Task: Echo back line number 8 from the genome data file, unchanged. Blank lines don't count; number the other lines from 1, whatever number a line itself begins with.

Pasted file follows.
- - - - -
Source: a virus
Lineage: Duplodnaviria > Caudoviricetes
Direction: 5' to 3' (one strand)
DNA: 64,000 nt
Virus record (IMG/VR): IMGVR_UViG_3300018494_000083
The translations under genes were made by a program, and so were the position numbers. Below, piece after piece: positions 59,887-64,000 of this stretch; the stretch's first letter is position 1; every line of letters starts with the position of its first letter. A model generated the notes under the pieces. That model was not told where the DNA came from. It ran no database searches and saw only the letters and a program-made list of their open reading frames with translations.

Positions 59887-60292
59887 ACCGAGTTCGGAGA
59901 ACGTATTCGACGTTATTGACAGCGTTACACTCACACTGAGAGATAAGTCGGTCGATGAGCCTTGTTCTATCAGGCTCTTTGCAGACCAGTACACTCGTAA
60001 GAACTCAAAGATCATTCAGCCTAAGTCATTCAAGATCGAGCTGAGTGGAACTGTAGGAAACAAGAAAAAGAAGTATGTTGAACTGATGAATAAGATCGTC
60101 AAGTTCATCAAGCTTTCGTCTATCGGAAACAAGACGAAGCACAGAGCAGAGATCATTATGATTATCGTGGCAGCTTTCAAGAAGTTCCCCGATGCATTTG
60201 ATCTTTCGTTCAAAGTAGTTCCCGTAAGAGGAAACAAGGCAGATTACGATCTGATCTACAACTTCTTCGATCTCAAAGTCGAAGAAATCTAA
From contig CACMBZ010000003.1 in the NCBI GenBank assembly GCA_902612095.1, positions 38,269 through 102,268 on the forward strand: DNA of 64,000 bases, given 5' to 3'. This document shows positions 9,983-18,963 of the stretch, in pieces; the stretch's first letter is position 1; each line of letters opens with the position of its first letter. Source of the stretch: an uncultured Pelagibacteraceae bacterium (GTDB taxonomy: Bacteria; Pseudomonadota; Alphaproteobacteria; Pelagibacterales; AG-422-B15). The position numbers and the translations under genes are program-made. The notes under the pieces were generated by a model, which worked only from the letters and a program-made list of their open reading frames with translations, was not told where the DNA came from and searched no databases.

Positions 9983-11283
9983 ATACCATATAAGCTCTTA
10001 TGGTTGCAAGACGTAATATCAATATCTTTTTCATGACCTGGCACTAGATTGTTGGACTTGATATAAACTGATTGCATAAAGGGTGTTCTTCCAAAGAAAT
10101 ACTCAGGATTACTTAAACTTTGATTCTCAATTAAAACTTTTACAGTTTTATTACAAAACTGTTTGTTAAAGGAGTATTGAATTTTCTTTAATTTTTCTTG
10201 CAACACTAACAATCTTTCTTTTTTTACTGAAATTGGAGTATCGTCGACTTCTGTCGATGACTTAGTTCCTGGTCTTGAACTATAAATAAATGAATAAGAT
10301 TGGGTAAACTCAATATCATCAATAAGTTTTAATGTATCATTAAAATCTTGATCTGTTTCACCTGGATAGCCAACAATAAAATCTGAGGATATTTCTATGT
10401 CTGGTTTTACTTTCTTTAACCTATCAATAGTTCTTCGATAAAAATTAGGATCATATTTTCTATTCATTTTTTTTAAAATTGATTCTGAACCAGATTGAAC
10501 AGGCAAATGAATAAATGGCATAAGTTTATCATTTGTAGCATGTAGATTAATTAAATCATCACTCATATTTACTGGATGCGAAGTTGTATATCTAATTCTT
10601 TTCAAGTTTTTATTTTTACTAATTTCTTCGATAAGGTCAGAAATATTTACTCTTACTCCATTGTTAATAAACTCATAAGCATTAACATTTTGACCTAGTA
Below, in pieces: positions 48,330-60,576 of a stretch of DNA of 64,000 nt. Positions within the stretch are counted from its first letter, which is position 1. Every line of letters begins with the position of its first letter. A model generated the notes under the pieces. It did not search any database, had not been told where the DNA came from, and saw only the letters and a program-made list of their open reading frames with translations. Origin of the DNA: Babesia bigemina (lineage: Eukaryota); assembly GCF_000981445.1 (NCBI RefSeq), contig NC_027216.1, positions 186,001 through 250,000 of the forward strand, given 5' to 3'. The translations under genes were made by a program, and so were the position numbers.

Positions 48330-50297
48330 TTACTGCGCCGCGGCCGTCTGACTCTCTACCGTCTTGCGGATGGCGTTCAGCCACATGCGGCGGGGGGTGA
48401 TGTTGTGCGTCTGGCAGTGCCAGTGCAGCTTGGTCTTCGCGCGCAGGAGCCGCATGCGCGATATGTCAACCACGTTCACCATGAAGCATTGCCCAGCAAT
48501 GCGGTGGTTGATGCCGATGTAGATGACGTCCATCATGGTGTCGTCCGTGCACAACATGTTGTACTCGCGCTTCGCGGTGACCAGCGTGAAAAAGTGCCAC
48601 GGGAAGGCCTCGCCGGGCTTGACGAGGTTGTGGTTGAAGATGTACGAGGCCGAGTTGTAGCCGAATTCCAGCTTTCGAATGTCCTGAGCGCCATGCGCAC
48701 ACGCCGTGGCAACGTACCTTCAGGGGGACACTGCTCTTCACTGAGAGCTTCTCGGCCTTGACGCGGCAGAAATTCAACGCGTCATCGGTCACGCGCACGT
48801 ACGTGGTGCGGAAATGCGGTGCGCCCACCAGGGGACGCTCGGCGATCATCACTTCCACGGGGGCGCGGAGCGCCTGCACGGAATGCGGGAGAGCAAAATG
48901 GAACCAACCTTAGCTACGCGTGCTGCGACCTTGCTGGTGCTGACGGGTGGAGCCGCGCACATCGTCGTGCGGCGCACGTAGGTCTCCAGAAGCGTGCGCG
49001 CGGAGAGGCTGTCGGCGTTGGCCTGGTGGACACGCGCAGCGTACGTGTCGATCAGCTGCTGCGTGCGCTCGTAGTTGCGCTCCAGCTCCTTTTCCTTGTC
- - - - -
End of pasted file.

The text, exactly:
59887 ACCGAGTTCGGAGA